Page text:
Bypass for the health sector PDF Print E-mail
Sunday, 19 March 2006 00:00
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Anyone who’s met Dr Devi Prasad Shetty, if only at a public lecture, as I have, cannot but be impressed by what he’s achieved. It’s not just that he’s the first cardiac surgeon to conduct a neo-natal open-heart surgery in the country or that the Narayana Hrudayalaya he set up in Bangalore in 2001 with a generous donation from his father-in-law has completed over 11,000 open heart surgeries, of which half were on children (if you include the Rabindranath Tagore Institute of Cardiac Sciences in Kolkata, the number of open heart surgeries goes up to around 20,000). What’s striking is the manner in which Shetty is transforming the country’s healthcare system and the self-imposed factors, which, he says, are keeping back the country’s healthcare system.
Shetty’s method to ensure the poor get access to top-class heart care, to begin with, is to use the money paid by full-fee patients to subsidise those who can’t afford it—Hrudayalaya’s ratio of non-poor to poor patients is 60:40. While that’s heart-warming, it’s hardly revolutionary, and certainly not scalable. Like the Aravind Netralaya that management guru CK Prahalad never tires of citing, Shetty’s approach to lower healthcare costs has also involved scale—Shetty describes it as the Wal-Martisation of healthcare.
According to a case study done by Harvard Business School (HBS) on the Hrudayalaya, Dr Shetty’s team performs approximately 19 open-heart surgeries and 25 catheterisation procedures a day, a figure that’s around eight times the average for Indian hospitals. Similarly, while other hospitals run about two blood tests on a machine, Hrudayalaya runs 500 a day. It doesn’t buy expensive cardiac care machines, but pays suppliers a monthly rental for parking their machines there and for the reagents they buy to run the machines—Shetty told HBS that, since their demand for reagents was so high, suppliers found the arrangement profitable. The two hospitals, in Kolkata and Bangalore (and two smaller units), combined their purchase orders to get a 30-35 per cent discount on supplies. The list goes on. As a result of this, an open-heart surgery costs around Rs 1.1 lakh here, as compared to Rs 2.5 lakh at an average Indian hospital.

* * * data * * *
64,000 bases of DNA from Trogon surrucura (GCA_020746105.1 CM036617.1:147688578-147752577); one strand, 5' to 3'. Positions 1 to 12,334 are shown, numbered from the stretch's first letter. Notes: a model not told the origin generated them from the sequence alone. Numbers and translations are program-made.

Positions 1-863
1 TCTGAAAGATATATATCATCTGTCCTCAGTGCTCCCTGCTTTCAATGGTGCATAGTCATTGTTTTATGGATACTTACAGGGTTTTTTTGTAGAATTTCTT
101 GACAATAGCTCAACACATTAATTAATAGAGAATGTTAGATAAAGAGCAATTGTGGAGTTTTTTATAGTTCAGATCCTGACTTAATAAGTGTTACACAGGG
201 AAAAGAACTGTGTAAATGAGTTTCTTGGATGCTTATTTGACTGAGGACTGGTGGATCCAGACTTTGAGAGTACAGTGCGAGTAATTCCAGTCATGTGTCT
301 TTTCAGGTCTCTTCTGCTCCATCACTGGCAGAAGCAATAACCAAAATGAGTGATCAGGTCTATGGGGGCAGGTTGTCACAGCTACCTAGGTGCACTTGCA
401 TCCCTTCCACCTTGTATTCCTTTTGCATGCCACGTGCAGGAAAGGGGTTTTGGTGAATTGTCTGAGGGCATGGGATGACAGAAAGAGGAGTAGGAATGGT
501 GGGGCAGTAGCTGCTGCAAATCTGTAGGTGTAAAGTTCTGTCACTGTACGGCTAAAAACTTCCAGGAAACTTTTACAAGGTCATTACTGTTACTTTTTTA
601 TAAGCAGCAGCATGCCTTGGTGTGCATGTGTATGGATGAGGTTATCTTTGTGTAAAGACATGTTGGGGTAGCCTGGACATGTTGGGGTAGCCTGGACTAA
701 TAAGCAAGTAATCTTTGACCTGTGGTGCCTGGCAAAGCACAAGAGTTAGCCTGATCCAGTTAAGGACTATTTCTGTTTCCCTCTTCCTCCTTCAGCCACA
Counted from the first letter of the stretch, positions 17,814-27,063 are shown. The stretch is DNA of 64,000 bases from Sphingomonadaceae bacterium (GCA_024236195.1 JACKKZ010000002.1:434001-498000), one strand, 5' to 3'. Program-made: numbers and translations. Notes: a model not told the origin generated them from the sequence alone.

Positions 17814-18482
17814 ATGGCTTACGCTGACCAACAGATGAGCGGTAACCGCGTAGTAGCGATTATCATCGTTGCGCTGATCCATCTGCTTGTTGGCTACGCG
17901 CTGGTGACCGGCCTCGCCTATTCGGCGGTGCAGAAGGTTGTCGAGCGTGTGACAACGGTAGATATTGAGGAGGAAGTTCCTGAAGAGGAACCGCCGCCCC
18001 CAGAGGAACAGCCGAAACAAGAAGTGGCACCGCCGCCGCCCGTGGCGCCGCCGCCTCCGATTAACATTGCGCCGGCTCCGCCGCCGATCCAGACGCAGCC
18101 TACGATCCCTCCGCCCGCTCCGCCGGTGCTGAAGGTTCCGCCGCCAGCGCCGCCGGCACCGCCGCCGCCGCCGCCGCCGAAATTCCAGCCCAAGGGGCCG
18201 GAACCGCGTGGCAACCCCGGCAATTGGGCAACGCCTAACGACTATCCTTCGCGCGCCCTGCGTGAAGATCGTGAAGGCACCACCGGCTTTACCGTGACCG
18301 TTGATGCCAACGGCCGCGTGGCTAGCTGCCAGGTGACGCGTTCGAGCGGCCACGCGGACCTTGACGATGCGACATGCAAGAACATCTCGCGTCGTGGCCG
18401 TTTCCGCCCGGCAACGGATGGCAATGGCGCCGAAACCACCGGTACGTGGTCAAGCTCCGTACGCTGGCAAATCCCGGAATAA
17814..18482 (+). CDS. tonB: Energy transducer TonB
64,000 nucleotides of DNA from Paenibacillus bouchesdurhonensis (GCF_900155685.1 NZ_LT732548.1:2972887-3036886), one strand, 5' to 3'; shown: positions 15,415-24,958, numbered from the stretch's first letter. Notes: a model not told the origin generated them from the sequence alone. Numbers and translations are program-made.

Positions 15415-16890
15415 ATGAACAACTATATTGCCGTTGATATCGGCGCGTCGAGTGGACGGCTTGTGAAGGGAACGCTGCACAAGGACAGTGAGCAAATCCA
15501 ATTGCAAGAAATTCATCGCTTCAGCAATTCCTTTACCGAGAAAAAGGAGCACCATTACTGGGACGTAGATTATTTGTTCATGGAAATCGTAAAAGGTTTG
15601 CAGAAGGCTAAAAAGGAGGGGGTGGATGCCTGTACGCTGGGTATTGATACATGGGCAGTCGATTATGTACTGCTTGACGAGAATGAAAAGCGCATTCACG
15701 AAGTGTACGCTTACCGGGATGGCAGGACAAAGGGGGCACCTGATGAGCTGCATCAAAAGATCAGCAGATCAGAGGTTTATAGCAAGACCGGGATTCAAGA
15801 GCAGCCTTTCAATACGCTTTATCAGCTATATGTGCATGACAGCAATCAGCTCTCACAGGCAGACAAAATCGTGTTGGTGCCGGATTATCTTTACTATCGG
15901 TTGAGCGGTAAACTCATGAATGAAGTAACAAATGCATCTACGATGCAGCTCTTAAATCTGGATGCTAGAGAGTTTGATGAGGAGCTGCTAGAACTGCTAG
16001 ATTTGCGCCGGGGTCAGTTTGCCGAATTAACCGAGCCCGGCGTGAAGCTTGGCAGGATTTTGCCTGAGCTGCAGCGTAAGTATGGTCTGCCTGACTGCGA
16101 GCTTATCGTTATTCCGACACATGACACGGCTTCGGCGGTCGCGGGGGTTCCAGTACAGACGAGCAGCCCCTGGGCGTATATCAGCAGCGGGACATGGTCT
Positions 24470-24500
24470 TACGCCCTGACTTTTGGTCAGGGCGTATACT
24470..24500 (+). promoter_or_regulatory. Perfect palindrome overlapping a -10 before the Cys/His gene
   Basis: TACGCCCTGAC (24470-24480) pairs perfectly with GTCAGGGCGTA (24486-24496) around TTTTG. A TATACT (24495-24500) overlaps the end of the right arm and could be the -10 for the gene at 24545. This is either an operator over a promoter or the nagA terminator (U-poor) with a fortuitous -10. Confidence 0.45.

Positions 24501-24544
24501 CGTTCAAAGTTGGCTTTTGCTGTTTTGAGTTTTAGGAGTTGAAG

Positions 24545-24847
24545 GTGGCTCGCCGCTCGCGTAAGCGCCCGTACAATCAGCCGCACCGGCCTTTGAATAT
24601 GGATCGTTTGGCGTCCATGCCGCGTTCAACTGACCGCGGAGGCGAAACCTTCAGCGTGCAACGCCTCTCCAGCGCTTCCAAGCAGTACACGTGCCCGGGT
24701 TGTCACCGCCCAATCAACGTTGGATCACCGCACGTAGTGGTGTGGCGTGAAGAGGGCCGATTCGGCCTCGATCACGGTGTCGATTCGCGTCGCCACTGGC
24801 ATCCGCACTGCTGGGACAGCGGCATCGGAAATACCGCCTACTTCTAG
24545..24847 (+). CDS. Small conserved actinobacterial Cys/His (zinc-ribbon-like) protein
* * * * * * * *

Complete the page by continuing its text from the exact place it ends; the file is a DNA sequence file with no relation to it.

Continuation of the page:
In order to provide cardiac care for the rural poor, Shetty tied up with the Indian Space Research Organisation (Isro) and established a telemedicine project connecting nine coronary care units (CCUs) across the country with the Hrudayalaya and the Tagore Institute and trained ordinary GPs and technicians to operate the equipment and perform essential tests—a software firm was roped in to allow the ECG to be transmitted over a web connection, and digital X-rays helped cut costs dramatically. Between 2001 and July 2004, Hrudalaya’s doctors performed 9,591 telemedicine consultations and the nine coronary care units linked to it treated 4,077 in-patients. According to Shetty’s interview with HBS, once thousands of CCUs are networked, telemedicine can be self-sustaining for just a few rupees a patient.